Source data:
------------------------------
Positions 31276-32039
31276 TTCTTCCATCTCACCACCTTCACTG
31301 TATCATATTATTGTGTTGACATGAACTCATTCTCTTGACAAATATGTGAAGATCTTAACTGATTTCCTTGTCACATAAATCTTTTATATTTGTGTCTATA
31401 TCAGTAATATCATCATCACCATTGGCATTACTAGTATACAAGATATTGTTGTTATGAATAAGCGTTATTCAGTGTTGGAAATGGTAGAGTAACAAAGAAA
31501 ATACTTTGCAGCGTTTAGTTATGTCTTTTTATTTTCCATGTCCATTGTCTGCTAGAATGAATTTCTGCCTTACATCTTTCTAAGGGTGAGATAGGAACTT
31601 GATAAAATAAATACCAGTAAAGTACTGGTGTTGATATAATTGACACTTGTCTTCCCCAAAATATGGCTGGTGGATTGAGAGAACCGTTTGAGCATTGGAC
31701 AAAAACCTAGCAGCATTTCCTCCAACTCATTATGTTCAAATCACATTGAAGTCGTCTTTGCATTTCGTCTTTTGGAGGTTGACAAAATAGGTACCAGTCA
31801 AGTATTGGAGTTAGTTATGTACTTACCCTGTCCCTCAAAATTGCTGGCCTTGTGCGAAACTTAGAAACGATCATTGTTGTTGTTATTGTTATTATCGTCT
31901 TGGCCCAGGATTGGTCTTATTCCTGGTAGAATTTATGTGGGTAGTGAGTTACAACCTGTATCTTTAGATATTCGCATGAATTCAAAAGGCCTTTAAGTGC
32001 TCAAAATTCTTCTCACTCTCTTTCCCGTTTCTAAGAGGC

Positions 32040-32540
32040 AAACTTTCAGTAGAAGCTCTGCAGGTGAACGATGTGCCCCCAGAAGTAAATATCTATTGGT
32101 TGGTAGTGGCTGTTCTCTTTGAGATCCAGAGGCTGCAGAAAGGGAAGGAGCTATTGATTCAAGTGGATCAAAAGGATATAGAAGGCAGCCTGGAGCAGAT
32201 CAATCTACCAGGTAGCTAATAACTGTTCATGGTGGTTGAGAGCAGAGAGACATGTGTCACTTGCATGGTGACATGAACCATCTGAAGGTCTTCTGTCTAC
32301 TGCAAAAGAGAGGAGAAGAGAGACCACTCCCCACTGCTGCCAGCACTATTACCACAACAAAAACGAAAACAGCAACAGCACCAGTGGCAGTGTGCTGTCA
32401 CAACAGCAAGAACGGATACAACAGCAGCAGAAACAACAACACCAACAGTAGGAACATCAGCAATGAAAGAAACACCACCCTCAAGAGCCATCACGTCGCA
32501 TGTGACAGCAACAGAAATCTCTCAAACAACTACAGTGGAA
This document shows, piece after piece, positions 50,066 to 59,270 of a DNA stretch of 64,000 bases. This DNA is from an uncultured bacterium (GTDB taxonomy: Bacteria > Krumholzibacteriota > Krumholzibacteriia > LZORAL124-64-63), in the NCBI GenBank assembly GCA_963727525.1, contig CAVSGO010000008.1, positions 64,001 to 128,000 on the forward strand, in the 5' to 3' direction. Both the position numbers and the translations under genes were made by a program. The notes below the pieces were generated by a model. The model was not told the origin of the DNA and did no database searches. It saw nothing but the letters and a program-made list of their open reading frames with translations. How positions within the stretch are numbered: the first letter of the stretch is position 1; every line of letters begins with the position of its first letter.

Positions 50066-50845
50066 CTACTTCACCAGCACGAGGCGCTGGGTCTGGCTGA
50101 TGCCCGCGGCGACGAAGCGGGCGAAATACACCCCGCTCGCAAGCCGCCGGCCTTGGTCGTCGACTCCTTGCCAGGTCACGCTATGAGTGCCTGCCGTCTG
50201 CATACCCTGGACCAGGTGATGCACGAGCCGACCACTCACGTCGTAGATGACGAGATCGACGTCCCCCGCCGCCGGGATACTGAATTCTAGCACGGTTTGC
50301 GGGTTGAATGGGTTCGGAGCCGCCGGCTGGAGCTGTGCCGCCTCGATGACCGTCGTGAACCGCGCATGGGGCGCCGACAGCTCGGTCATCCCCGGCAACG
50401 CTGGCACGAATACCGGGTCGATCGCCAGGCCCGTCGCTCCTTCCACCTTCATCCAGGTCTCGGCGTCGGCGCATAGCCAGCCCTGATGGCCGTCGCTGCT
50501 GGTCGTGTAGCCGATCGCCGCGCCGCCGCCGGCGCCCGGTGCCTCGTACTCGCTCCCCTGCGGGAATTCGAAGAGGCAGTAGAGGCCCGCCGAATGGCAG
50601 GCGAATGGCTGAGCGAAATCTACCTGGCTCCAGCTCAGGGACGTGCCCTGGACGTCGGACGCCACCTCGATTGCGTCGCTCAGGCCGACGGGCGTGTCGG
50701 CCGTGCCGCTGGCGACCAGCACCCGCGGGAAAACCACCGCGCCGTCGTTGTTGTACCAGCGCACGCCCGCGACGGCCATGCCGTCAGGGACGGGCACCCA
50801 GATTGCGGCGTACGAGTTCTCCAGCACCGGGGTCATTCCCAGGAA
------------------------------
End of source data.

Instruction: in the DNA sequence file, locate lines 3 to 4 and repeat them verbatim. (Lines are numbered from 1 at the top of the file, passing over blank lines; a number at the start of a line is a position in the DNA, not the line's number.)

31301 TATCATATTATTGTGTTGACATGAACTCATTCTCTTGACAAATATGTGAAGATCTTAACTGATTTCCTTGTCACATAAATCTTTTATATTTGTGTCTATA
31401 TCAGTAATATCATCATCACCATTGGCATTACTAGTATACAAGATATTGTTGTTATGAATAAGCGTTATTCAGTGTTGGAAATGGTAGAGTAACAAAGAAA